The first in the Colombia Blog Series by Colombia Photo Expeditions, in which Kike Calvo profiles interesting information, research and thoughts on Colombia for journalism, ecotourism, science, exploration and photography.
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Learn about the history and origins of La Salsa Caleña in this Spanish interview with Benhur Lozada. Sound was recorded by visual anthropologist and photographer Kike Calvo. If you happen to use the content of this interview as research for a blog post or an article, please do credit us. I invite you to listen to the interview, but also to check our suggested readings about Colombia. Or why not, ask us about our new Colombia Music Tours.
As writer Ashley Mateo wrote in Time yesterday “With its pink steel bars, exposed brick and piping, and wall paintings of jungle plants, Interno could be any other hip Colombian restaurant. But the employees inside aren’t just prepping food—they’re serving time. The 60-seat restaurant is located in a cordoned-off area of Cartagena’s San Diego prison, a minimum-security facility that’s the last stop for women before they’re released.”
We are very happy to see that the photograph of choice was taken by our founder Kike Calvo .
This is the latest post in the Colombia Blog Series by Kike Calvo which profiles interesting information, research and thoughts on Colombia related to journalism, ecotourism, visual anthropology, exploration and photography. This article belongs to the author’s lifelong series The Güepajé Project.
For the past few weeks I embarked on a rather remarkable music exploration around Colombia with Colombia Photo Expeditions. Most people have probably heard of, and hopefully danced to, international hits by artists like Shakira and Carlos Vives. But fewer are familiar with other of the many folk rhythms, which are as vibrant and fascinating as the interconnection between music, literature and daily life in this country. Through my field notes, audiographs and conversations with locals, this article explores the diversity of musical expression in some of the musical hotspots in Colombia, ”the country of a thousand rhythms”, which are actually calculated at 1,025. Not too shabby.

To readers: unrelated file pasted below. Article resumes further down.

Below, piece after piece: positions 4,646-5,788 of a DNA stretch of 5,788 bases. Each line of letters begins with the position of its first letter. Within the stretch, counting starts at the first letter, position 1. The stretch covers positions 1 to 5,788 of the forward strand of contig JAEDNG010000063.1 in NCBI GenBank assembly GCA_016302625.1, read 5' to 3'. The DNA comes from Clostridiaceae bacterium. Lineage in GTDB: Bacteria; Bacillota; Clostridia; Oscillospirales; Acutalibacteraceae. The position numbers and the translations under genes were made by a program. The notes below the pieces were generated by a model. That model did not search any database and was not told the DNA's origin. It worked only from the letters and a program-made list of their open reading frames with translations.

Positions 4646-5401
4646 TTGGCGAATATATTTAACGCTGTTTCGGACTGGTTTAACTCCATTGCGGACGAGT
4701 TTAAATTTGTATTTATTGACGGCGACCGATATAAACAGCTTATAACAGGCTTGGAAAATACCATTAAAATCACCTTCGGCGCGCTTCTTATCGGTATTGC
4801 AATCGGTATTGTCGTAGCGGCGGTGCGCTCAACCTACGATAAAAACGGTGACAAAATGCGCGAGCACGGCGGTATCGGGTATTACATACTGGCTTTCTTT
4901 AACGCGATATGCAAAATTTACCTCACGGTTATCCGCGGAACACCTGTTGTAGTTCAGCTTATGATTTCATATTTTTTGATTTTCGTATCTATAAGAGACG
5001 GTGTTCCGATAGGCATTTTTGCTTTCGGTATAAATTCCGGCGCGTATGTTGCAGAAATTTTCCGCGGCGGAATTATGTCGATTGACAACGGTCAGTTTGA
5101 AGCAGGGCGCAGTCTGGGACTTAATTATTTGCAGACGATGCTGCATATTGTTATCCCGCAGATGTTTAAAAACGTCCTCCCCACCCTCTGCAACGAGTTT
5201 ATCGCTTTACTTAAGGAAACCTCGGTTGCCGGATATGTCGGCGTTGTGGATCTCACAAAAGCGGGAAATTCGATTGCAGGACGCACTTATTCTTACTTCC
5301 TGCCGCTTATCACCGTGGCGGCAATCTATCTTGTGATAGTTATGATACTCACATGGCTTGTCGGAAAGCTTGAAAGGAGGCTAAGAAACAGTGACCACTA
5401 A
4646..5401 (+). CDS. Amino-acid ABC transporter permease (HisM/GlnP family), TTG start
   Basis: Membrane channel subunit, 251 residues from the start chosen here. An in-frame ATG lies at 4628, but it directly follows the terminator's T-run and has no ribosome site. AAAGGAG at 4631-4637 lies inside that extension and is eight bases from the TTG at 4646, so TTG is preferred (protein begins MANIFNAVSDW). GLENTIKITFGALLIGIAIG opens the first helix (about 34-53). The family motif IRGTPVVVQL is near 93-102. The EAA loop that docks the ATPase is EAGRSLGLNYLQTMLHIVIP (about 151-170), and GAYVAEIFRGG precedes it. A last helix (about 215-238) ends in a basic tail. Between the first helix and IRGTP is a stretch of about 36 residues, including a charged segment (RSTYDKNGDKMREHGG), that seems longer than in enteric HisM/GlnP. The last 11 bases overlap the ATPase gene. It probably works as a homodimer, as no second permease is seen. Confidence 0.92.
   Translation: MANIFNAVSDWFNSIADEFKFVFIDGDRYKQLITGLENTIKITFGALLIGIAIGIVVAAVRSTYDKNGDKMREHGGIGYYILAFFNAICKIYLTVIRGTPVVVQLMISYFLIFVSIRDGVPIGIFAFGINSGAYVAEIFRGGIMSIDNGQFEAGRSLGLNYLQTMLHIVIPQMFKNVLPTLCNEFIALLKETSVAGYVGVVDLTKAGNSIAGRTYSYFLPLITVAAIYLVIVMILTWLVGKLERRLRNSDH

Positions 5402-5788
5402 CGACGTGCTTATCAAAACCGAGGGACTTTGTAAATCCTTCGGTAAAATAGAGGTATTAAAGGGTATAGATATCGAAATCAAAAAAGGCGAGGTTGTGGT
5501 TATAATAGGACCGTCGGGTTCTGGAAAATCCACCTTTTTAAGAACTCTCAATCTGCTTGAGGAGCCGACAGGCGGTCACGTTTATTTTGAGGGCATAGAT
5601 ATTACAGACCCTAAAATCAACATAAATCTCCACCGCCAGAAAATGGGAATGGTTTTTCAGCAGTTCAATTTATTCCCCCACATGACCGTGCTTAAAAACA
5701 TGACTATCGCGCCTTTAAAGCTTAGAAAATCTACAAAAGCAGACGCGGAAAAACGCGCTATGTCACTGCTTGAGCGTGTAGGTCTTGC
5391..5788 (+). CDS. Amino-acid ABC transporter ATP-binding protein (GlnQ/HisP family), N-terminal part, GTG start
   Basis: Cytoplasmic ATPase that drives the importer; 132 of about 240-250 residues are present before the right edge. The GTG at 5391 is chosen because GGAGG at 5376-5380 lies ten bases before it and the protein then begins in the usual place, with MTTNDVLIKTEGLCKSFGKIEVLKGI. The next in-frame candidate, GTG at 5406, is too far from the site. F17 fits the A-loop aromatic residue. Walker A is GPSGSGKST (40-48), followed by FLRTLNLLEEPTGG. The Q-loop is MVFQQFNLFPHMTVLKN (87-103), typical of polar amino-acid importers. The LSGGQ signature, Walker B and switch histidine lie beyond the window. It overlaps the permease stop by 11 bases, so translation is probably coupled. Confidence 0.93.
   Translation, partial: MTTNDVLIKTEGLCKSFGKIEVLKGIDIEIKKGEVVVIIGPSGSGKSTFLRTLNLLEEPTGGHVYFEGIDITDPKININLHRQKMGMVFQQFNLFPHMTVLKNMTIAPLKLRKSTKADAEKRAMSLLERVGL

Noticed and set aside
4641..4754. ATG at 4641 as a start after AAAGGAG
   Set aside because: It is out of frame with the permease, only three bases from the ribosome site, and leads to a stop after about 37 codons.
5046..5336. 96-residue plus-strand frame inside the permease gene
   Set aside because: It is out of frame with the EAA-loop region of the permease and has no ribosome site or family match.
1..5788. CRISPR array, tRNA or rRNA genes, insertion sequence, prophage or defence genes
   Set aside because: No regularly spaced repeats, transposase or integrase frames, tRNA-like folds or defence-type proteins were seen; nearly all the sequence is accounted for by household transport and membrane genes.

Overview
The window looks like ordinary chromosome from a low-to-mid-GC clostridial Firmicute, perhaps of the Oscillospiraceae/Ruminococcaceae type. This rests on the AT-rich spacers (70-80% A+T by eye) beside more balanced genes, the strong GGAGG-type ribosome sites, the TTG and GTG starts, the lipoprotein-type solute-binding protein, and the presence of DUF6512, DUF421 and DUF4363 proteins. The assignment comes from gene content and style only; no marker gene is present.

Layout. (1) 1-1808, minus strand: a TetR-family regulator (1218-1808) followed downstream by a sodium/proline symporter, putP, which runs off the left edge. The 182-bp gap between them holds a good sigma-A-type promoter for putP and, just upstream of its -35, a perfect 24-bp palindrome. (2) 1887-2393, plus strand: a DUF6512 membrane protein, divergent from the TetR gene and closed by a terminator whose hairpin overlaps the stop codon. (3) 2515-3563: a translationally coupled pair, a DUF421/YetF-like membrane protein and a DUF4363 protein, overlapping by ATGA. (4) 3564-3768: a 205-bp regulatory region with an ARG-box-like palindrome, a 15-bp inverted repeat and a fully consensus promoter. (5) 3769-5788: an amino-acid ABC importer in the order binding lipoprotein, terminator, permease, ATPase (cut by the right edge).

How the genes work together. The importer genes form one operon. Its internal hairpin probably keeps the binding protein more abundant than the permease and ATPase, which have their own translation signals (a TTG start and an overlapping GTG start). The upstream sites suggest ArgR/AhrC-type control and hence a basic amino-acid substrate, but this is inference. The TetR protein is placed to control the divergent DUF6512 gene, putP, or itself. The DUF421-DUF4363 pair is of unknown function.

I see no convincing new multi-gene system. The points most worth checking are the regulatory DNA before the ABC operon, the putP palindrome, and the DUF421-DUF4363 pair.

A visit to San Basilio de Palenque is a trip back in time. Its insularity from mainstream Colombia is one of the reasons it was declared a Masterpiece of the Oral and Intangible Heritage of Humanity by UNESCO. The village is also considered the first free town in the Americas.
On arrival, travelers will be welcome by high temperatures and dusty streets. Maybe not much to this town after all? Wrong. The strong and proud Afro-Colombian spirit in this town tells the story of human tenacity and is likely to touch your heart. Four hundred years ago, when ships transporting African slaves arrived to Cartagena, many escaped and settled in then remote and hard to access Palenques. A statue of Benkos Bioho, who established Palenque in the early 1600s with other runaway slaves (cimarrones), embellishes the main square. Language of choice, Creole, celebrating their African roots.
I separated from my group trying to capture the essence of this town and I arrived a little late to Kombilesa Mi studio. When I entered I was blown away by the energy and the rhythms of resistance of this group. Lead by Afro Neto, their music combines the sounds of hip hop with Afro-Colombian roots. The new genre is called RFP, which stands for Rap Folklorico Palenquero. There is no doubt to me that this new generation of Palenquero musicians have a very distinctive vision and voice of their own.
“When I feel something, the first thing that I do is think about music,” said Jose Valdes Torres, member of Kombilesa Mi. “Music is a universal way to express all our feelings. The hardest thing here is that we are all farmers. We live from what the land gives us. Also from music, and from Las Palenqueras who visit Cartagena daily, in an attempt to sweeten the life of all Colombians (selling traditional sweets).”